Getting That First Book Published

My first book comes out in 3 days.
--->me doing happy dance<---
And yet, I have to pause and reflect on the journey it took to get here, a journey that some would say remains incomplete. But I'll address that in a moment.
First, I think back to when I was in elementary school and it first occurred to me that I might be a writer one day. I had written a descriptive essay for my 4th or 5th grade English teacher about my first time diving in the water. I did my best to describe every moment - the bated breath, the burn of muscles, the desire to reach the object lying on the bottom of the deep side of the pool that no one else had previously been able to reach. Unknowingly, I succeeded in not just capturing the moment, but impressing my teacher. And it was her reaction that first made me realize I had stumbled on a new passion. 
A few years later, in the summer after 7th grade when I was 12, I started writing a book. Two books, in fact. But though half-written many times, they languished for years, submerged by my other passions.
When I was in grad school, I won 2nd place in a non-fiction essay contest and was officially published (and paid!) for the first time. That made me remember my first book and desire to be a writer. So I started writing again - not just short stories, but also that long-planned book. I decided to attend a writing conference with my writer's group to learn more about the business of writing, and on a whim, I submitted a story to their short story contest. To my utter astonishment, I won 1st. That amazed joy provided the stimulus for me to keep writing. Thus, 18 years after beginning, I finished writing my first book, an idea that somehow became a grand draconian epic spread out through a planned 9 books... but that is not the book getting published in 3 days.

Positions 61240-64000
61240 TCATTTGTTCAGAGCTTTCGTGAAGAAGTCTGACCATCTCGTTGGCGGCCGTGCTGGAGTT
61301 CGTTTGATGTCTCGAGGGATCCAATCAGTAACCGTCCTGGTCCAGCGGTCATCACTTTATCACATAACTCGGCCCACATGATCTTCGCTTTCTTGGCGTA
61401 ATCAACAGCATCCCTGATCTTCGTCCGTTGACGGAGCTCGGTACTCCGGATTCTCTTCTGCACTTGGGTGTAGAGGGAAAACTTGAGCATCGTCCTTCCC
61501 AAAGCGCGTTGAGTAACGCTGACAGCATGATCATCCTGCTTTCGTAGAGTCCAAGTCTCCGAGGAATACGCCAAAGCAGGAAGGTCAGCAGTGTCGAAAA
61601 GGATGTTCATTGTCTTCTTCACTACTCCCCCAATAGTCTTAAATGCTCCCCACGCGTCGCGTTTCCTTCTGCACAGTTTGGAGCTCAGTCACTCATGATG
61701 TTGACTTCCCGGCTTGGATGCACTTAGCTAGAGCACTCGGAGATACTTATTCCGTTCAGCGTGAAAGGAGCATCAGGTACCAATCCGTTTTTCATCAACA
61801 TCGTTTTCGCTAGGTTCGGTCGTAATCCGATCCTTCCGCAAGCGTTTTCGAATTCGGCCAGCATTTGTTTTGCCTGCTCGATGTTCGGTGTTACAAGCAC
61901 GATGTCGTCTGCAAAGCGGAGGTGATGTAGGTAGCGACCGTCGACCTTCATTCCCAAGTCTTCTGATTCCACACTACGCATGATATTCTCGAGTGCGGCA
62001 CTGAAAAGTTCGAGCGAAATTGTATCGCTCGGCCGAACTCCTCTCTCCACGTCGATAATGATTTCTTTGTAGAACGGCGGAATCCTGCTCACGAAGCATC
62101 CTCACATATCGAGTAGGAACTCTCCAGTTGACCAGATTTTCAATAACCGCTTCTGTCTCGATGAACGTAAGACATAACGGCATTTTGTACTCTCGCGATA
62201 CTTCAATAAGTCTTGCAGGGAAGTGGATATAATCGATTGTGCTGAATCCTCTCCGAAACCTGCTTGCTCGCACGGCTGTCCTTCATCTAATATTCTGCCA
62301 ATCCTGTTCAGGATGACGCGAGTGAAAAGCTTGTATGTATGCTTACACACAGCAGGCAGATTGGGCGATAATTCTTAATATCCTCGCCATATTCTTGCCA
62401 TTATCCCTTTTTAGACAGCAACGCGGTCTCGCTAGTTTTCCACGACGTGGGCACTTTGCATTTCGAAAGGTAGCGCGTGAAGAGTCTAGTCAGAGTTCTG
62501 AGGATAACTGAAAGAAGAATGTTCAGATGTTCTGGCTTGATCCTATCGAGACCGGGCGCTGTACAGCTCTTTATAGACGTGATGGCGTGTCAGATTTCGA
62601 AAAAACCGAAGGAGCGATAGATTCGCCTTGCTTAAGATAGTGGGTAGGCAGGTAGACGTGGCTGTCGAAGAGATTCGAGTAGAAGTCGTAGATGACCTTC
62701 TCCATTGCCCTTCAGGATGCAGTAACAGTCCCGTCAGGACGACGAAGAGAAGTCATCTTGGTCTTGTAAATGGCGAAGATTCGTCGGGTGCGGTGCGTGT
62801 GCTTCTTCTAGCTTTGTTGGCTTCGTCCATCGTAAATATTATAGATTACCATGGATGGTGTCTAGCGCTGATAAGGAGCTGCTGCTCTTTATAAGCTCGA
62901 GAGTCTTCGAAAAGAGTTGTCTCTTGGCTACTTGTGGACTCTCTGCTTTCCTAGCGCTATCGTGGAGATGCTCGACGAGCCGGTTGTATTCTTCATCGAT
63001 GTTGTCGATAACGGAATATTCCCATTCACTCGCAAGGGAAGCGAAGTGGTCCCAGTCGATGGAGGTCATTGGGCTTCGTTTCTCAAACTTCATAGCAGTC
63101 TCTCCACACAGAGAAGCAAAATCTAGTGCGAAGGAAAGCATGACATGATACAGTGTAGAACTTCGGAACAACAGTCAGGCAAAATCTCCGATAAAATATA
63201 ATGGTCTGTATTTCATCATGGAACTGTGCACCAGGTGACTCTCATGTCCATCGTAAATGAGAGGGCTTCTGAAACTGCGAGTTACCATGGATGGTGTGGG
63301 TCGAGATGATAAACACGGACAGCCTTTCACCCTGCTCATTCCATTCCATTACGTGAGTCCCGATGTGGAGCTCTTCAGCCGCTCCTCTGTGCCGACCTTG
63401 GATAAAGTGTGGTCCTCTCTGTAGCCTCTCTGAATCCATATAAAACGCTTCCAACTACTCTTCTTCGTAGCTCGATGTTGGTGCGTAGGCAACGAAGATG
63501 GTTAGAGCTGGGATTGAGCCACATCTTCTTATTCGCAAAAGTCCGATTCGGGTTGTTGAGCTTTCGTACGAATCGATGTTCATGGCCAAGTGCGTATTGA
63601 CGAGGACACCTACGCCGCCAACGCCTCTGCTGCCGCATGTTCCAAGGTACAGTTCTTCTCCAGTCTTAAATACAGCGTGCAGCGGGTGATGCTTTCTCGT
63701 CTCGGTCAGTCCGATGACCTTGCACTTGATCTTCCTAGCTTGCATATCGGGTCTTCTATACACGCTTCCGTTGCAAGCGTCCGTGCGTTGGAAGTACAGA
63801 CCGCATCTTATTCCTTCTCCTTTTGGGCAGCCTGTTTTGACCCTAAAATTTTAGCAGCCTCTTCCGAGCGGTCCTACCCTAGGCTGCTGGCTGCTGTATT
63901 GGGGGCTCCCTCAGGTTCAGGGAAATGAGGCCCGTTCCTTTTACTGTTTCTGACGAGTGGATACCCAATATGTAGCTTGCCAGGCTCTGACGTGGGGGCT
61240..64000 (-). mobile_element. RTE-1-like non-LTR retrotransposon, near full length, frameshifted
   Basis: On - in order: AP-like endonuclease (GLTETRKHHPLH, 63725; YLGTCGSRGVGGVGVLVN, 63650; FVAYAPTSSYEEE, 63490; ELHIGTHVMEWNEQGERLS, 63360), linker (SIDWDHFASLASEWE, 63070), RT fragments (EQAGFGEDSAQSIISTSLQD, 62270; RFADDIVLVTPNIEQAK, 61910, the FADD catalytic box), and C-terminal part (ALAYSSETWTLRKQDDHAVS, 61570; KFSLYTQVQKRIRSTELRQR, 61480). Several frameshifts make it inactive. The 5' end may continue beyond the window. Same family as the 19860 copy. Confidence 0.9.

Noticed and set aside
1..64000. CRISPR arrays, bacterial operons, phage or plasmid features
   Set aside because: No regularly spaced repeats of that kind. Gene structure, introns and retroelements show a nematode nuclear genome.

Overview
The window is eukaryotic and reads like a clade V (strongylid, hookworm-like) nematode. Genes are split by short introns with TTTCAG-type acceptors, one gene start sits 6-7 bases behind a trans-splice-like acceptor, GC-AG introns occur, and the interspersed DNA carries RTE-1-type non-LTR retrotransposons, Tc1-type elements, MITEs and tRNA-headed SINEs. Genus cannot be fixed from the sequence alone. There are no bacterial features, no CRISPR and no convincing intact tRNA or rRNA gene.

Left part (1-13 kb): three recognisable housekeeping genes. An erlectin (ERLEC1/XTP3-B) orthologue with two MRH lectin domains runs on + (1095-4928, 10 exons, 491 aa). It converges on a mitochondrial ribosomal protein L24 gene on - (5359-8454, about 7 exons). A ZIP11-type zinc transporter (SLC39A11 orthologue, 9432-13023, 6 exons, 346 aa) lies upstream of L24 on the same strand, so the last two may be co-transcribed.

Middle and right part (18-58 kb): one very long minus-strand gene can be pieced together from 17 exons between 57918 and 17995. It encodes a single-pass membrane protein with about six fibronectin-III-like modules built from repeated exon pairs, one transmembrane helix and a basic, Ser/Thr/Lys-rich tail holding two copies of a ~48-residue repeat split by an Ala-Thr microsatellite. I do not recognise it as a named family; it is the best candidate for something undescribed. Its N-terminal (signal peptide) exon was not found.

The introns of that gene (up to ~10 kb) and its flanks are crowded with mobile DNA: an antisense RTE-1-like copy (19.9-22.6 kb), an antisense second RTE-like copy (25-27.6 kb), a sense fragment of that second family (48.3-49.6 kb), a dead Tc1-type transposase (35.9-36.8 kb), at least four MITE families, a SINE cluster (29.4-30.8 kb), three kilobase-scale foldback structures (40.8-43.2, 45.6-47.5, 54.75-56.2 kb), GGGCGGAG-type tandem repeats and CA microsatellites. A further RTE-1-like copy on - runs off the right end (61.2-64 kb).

The following year, I won yet again 1st place for a short story, which, as before, provided the impetus to work on a series of short stories. One of those stories turned into a book, my second complete book, a comedy about zombies, two subjects I never thought I'd write, but I thoroughly enjoyed them... yet that is not the book getting published in 3 days.
That same year, I saw an ad for a publishing company looking for short-story writers. With my first two books subbed out to potential publishers, I thought it would be a good opportunity to started building up my name and a fan base. So I applied and was accepted, and shortly after, began my first writing assignment. I finished writing it and turned it in, certain that I would never hear of it again. Then a few months later, I was told it was getting published in an anthology with two other writers. I was thrilled! 
But to my greater surprise, it was after the anthology came out that I was asked if I could write a part II and III. Though I had previously thought about writing more to the story, I hadn't written a single word. But I went ahead and agreed. When I was halfway through part III, I realized the story still had so much more to say. So it turned itself into a 5-part book. 
And that is the book getting published in 3 days.
But the biggest question I've gotten since this was announced is this: "can I get an autograph?"
My answer - "Uh... not exactly."
You see, my publishing company is exclusively online, so my book will not come out in print, only in downloadable book form(at). And therein lies the crux of the matter - does not having my book in print exclude me from being a "real" writer? 
The short answer is no.
Writing is not a hobby for me. Writing is something that I finally convinced myself to dedicate my time fully to, an art with words that, like any other skill, increases with time and practice. Though there may be only an electronic device to hold from which to read my book, I am still proud and overjoyed to finally publish my own book.
Do I want a book in print? Certainly. But as my journey in life has taken many unexpected twists, so, too, has the path to getting my first book published. My life after undergrad took me in many directions - some of which I truly wanted to refuse. And yet, even so, they brought me to this moment, which is firmly where I want to be. Thus, though this first book may not be in "print," I am truly content with where I am in my growing writing career. To me, the journey is "incomplete" only because it's just beginning.
So I leave you with this: whatever happens, just keep writing. And in time, you'll get that first book published, even if it's an unexpected one. 


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